Apple does say that there are network setups that could cause ‌iCloud‌ Private Relay not to work. Networks that audit traffic or perform network-based filtering will block access to Private Relay. This includes enterprise and school networks, which often have traffic monitoring policies, as well as cellular providers that are offering network-based services like Parental Controls, as is the case in T-Mobile's situation.

Related Forum: iOS 15

Top Rated Comments

BWhaler Avatar
30 months ago
It must be exhausting for Apple to fight on every front for our privacy. It would be so easy to just fold up their tents and make a ton more money.

Apple is not perfect. Far from it. But thank heavens it is run by principled leaders who fight for us. They don’t need to—yet they do anyway. And I, for one, am thankful.
Score: 20 Votes (Like | Disagree)
exjr_ Avatar
30 months ago

Talk is cheap.

Can Apple explain why I am getting this message (iOS 15.2.1, T-Mobile)?


Is your "Limit IP Address Tracking" setting disabled?

Check under Settings -> Cellular -> Cellular Data Options. If that's off, iCloud Private Relay will not work over cellular
Score: 9 Votes (Like | Disagree)
LoveTo Avatar
30 months ago
Reading between the lines, I think Apple is saying that the bug wasn’t introduced in 15.2 but it was in-fact introduced in 15.1. T-Mobile just didn’t figure it out until 15.2 ?
Score: 7 Votes (Like | Disagree)
LogicalApex Avatar
30 months ago

It must be exhausting for Apple to fight on every front for our privacy. It would be so easy to just fold up their tents and make a ton more money.

Apple is not perfect. Far from it. But thank heavens it is run by principled leaders who fight for us. They don’t need to—yet they do anyway. And I, for one, am thankful.
I am happy that my interests and Apple's profit interest align in this case to give me a product I'm interested in. Apple doesn't pursue privacy instead of profit... They pursue it in favor of profit. It is the strongest area Google can't compete with them on since a core portion of their business model (including for Android) is profiting from personalized ads which require user data collection...

Don't prescribe morals and principals to corporations. They lack capacity for anything more than profit seeking.
Score: 6 Votes (Like | Disagree)
nutmac Avatar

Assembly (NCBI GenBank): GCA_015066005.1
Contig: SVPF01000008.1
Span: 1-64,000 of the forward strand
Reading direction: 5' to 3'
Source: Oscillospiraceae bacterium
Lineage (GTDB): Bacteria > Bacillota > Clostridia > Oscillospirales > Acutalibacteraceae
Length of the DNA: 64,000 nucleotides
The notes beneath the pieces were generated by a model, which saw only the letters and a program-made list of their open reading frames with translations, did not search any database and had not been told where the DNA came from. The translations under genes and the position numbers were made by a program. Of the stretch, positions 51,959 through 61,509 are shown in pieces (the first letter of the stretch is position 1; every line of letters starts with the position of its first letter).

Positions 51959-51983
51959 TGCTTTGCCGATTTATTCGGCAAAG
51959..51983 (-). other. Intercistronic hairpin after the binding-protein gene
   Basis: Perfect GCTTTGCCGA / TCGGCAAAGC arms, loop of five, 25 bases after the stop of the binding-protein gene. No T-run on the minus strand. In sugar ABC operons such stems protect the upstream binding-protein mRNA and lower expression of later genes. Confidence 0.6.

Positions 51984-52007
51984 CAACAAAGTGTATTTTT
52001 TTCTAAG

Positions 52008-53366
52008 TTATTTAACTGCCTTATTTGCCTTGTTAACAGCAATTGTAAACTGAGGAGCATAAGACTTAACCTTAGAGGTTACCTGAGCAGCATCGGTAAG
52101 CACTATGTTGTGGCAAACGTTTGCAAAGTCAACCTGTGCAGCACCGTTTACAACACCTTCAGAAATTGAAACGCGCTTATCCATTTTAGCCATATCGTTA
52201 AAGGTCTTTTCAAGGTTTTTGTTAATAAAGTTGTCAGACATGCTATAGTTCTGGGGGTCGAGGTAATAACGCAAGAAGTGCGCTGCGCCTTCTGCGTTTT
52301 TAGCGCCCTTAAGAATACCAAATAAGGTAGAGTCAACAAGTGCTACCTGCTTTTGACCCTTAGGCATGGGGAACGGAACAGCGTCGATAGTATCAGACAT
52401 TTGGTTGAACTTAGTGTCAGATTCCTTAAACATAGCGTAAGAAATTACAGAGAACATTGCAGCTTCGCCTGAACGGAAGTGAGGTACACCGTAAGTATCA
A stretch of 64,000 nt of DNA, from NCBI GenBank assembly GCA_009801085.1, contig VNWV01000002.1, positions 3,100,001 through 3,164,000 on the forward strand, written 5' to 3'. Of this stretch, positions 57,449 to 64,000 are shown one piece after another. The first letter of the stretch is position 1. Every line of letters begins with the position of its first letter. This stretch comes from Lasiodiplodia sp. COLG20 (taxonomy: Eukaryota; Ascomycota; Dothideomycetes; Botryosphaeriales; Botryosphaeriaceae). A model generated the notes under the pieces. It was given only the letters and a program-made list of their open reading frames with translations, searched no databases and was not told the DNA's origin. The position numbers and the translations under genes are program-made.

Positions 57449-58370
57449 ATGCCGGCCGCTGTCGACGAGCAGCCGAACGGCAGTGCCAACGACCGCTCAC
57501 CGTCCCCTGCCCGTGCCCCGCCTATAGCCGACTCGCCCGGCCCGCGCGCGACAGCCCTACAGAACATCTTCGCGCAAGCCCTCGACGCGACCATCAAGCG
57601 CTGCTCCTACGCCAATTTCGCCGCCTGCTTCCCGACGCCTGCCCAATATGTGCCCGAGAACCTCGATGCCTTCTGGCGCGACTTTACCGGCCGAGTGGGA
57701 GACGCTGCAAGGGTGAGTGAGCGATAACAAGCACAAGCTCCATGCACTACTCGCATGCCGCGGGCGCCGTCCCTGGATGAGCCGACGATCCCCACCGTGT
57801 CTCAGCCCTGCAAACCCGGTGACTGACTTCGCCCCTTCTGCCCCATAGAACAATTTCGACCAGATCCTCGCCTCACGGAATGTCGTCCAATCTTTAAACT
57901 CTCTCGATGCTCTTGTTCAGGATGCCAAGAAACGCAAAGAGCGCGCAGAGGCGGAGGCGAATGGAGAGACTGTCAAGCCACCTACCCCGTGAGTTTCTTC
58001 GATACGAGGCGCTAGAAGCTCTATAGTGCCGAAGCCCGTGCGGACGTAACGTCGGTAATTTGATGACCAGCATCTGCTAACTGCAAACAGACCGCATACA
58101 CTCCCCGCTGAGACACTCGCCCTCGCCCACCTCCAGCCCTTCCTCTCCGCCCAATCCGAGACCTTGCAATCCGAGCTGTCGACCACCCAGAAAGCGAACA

30 months ago

Apple also said that no carriers, including T-Mobile, have blocked their users from taking advantage of the iCloud Private Relay feature.
Talk is cheap.

Can Apple explain why I am getting this message (iOS 15.2.1, T-Mobile)?



Attachment Image
Score: 6 Votes (Like | Disagree)
CarlJ Avatar
30 months ago

At least some of the confusion over T-Mobile and iCloud Private Relay may be related to the wording of the setting in the current version of iOS 15.2, which says that iCloud Private Relay is not carrier supported even if the feature is actually toggled off by the user in the cellular settings.
I have an intense dislike for programs where the developers casually lie to the users, usually along the lines of "oh, an error happened in this section, and the developer was only thinking of error X, so if any error happens, explain to the user that they did X wrong".

It's like when Windows would blue-screen, and then the following startup screen said, basically, "we're having to check the filesystem integrity because you didn't shut the system down properly, next time please shut the system down properly" - for the 200th time, your OS ****ing blue screened you idiots! Not that I'm still bitter about that or anything. I've also seen systems that say, "you haven't purchased any music / apps / whatever", showing a blank list, rather than saying, "we are currently unable to contact the server to verify what music/apps you have purchased". Developers that just assume the user is at fault infuriate me. It's a very unprofessional assumption to make unless you've really checked everything else, and it always seems to be happening when lazy developers have not, in fact, checked everything else. It makes your program look bad, and to a lesser extent, it makes all software seem less trustworthy.

Apologies for the rant (or thanks for coming to my TED Talk?). There are better ways to write software.
Score: 5 Votes (Like | Disagree)